The outbreak of the COVID-19 pandemic in 2020 accelerated what was already rapid growth in awareness and involvement within the investment industry on sustainable investing practices. As with any trend, the approaches to sustainable investing range from financially opportunistic window dressing (aka greenwashing) to aggressively militant (shareholder activism with unintended consequences such as impacting future commodity supply).
The resources sector has been particularly affected, with resource company divestment a common approach taken by investors. Over the past 15 years, the resources sector (as represented by the Bloomberg Mining Index) has generated a total return to investors of 47%, underperforming the S&P 500 (+292%) and the gold price (+109%). While there are many possible reasons for this, such as poor capital allocation and high debt levels, a key contributor, in our view, has been increased pressure on fund managers from asset owners to meet ESG ratings and sustainability criteria. Similarly, resource companies are painted with the same brush, especially by the various ESG and sustainability ratings agencies.
We believe that this approach is an oversimplification which misses some of the important sustainability nuances of resource companies, especially in Africa. Sector-based negative screening can have unintended negative consequences, such as higher inflation due to underinvestment in supply or business practices that damage local communities due limited public accountability. Sustainable Capital takes a company-specific approach which focuses on the net impact of each company and is fully integrated into our investment approach and philosophy.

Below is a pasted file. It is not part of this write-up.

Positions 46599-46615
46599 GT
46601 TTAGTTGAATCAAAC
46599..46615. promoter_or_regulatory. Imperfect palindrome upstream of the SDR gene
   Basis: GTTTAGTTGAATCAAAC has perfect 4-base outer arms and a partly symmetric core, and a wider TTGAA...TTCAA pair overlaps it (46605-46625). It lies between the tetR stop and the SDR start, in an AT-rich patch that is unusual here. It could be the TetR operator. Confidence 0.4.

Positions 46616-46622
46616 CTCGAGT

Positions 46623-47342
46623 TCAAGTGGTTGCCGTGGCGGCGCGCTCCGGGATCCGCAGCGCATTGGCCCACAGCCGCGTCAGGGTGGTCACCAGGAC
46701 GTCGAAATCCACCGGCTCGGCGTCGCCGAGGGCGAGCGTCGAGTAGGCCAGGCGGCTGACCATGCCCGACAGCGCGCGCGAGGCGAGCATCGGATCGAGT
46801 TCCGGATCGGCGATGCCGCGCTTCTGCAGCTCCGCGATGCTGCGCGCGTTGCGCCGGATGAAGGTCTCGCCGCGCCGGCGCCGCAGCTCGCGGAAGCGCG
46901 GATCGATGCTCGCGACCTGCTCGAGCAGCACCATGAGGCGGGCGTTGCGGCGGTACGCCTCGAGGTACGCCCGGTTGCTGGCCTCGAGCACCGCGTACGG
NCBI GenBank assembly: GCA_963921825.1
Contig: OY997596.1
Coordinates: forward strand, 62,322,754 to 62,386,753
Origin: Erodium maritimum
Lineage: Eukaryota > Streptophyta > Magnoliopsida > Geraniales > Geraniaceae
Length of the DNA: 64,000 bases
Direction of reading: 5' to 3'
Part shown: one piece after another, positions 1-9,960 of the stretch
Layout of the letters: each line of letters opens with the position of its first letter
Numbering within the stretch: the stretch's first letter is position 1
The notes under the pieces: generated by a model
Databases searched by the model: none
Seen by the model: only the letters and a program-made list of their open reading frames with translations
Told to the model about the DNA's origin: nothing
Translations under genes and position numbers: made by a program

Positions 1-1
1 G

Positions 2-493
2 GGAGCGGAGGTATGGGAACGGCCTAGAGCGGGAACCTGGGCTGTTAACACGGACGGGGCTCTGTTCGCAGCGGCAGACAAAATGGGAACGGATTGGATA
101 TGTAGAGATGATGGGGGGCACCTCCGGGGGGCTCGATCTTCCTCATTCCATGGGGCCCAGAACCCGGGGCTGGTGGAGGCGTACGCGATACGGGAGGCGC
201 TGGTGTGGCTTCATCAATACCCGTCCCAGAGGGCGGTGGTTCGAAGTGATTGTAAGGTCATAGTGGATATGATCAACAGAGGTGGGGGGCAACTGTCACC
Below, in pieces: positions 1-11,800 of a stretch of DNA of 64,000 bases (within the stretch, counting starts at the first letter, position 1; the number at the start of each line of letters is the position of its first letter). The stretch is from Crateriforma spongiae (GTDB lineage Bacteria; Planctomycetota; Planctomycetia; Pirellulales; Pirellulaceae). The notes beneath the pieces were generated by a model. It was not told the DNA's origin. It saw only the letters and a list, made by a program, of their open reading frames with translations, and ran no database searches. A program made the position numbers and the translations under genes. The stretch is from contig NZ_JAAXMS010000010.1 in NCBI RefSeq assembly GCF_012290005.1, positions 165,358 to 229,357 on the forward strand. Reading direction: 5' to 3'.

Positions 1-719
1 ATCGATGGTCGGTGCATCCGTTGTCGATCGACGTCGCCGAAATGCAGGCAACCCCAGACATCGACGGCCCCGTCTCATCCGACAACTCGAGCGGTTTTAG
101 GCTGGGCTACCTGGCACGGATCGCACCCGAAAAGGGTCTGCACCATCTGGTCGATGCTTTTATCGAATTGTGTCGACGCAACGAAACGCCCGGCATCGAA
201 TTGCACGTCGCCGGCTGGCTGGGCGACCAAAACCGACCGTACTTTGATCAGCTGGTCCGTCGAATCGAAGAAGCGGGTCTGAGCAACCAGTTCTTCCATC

An important part of Sustainable Capital’s idea generation and stock selection approach is to search for companies that are “part of the solution” rather than “part of the problem”. Companies that are “part of the solution” for all stakeholders (a definition that goes beyond shareholders to include broader society and the environment) tend to benefit from direct and indirect tailwinds that transform intangible factors into line items on cash flow statements and balance sheets.
Conversely, companies that are “part of the problem”, where shareholders are profiting at the expense of other stakeholders, tend to face long-term headwinds that lead to shareholder value destruction. These companies typically exhibit material externalities (commercial activities that negatively impact society but are not immediately captured by market prices). Obvious examples of externalities would be companies that are polluting the environment, applying poor labour practices, or benefitting from improper political affiliations. By the time these externalities move from being off balance-sheet items to on balance-sheet items, the outcome for shareholders is usually disorderly and often severely punitive.
Sustainable Capital engages directly with the management teams and boards of directors applying the levers of capital to facilitate positive changes in company behaviour. This ranges from constructive, collaborative engagement to shareholder activism.
Below we provide a company specific comparative analysis to illustrate the impact for shareholders of sustainable business practices within the resource sector.